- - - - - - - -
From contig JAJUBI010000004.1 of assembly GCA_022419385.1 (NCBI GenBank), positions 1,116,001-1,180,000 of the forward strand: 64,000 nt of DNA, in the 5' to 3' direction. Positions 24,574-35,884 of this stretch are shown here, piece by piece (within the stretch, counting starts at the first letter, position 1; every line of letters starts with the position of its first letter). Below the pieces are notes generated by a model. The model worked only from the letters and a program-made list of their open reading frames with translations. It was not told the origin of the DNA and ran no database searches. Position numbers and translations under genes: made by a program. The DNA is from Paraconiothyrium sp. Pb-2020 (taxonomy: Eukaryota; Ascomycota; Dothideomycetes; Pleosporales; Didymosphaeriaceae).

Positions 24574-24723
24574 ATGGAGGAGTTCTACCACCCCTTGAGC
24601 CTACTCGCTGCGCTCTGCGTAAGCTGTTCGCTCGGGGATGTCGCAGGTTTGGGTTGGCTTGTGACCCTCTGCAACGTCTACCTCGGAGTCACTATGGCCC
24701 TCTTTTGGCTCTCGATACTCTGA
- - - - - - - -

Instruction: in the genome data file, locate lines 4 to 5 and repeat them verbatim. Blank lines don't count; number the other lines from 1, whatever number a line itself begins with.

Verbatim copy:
24601 CTACTCGCTGCGCTCTGCGTAAGCTGTTCGCTCGGGGATGTCGCAGGTTTGGGTTGGCTTGTGACCCTCTGCAACGTCTACCTCGGAGTCACTATGGCCC
24701 TCTTTTGGCTCTCGATACTCTGA